USPTO Reverses Course, Confirms Apple's 'Overscroll Bounce' Patent

Apple & the USPTOThe U.S. Patent & Trademark Office (USPTO) reversed a "final" ruling from April that invalidated key claims in Apple's "overscroll bounce" patent. The USPTO informed Apple that it would be issuing a reexamination certificate for the patent that confirms four key claims, including claim 19 that a jury found Samsung infringed in 2012.

In April, the USPTO had issued a "final" ruling that invalidated all but three claims in the patent. Nomenclature in the U.S. patent system is such that "final" isn't really final, as we noted in April, but Friday's news of a reexamination certificate is.

That's a big deal for Apple, as claim 19 of this patent was at the heart of a major portion of Apple's huge win against Samsung. Apple won a US$1.05 billion award from a jury that branded Samsung a copycat based in part on this patent, which is also called patent '381—$450 million of that award is subject to a retrial scheduled for November.

FOSS Patents broke the news of the USPTO's reversal after Apple filed the information with Judge Lucy Koh, the judge presiding over the post-trial (and re-trial) phases of the Apple v. Samsung patent infringement suit.

There's a Form for That

The "Notice of Intent to Issue Ex parte Reexamination Certificate" (and yes, there's actually a form with that name you can see on FOSS Patents) informed Apple that the USPTO had confirmed four claims in addition to the three claims confirmed in the "final office action" handed down in April.

That makes 7 claims that have been confirmed, but several more remain invalidated and are likely to remain so at this point. It's claim 19 that matters the most, however, especially in Apple's case against Samsung.

Florian Mueller of FOSS Patents also pointed out that this is the second confirmation of that claim by the USPTO. In 2011, a similar reexamination process occurred—it was believed that Nokia requested that round in a now-settled dispute—and claim 19 was confirmed at that time, too. As these things work, that should make this claim fairly bullet proof unless new prior art is found or software patents themselves get chucked.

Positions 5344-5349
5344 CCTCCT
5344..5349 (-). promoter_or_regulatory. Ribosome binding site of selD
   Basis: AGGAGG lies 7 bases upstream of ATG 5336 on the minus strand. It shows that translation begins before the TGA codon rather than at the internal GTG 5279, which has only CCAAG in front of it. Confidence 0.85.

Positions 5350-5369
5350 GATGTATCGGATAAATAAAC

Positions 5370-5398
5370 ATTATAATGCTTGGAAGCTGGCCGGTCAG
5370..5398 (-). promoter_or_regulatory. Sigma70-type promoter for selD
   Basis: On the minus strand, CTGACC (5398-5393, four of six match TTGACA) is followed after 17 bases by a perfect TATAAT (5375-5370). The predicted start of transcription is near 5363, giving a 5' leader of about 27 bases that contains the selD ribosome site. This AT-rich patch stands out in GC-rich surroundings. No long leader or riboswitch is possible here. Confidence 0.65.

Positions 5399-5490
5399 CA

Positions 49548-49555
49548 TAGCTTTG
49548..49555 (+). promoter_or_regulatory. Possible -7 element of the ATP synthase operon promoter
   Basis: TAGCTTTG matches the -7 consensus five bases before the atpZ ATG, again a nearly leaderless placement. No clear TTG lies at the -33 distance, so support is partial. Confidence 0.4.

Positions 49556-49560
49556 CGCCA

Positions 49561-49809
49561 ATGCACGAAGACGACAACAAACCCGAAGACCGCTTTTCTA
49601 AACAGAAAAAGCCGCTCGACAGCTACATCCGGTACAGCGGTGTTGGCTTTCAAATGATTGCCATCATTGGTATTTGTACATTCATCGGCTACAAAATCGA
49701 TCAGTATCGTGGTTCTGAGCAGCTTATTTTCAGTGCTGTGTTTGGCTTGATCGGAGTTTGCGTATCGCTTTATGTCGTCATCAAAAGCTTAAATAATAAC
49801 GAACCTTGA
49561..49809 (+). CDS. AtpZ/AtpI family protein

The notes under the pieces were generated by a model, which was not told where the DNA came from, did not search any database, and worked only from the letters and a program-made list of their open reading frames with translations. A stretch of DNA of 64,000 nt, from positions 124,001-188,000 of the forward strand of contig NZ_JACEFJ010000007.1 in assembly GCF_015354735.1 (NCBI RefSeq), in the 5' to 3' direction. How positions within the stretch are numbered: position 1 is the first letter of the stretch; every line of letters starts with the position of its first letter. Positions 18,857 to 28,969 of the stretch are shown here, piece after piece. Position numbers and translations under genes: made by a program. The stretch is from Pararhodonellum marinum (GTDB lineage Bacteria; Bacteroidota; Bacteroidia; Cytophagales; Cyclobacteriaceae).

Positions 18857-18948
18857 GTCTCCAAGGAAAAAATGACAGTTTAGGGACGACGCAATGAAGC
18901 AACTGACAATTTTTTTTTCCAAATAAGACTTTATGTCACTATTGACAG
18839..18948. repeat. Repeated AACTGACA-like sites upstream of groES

No News is Good News (for Samsung)

All of this is bad news for Samsung, at least in terms of the billion dollar damage award it is facing. $450 million of that award was tossed out, but only subject to settlement or a retrial. The jury in the retrial will decide new damages, and those damages could be less than the original, the same, or—and this gets ignored in most mainstream coverage—more than the original award.

Because Apple's patent has been confirmed, the retrial taking place in November is almost certain to take place at this point, something that Samsung can't possibly be looking forward to. Many have argued that to Samsung even such a large award can be considered a cost of doing business, but it's a significant cost, and with Friday's confirmation from the USPTO, Apple is marching inexorably closer to exacting that cost.

There is one more point worth mentioning: the money isn't what Apple wants. Apple wants for its competitors to not be able to copy its innovations.

The overscroll bounce was something Apple worked long and hard at figuring out when it came to making the touch interface intuitive. Having more claims confirmed increases Apple's ability to keep its competitors from copying the fruits of that effort.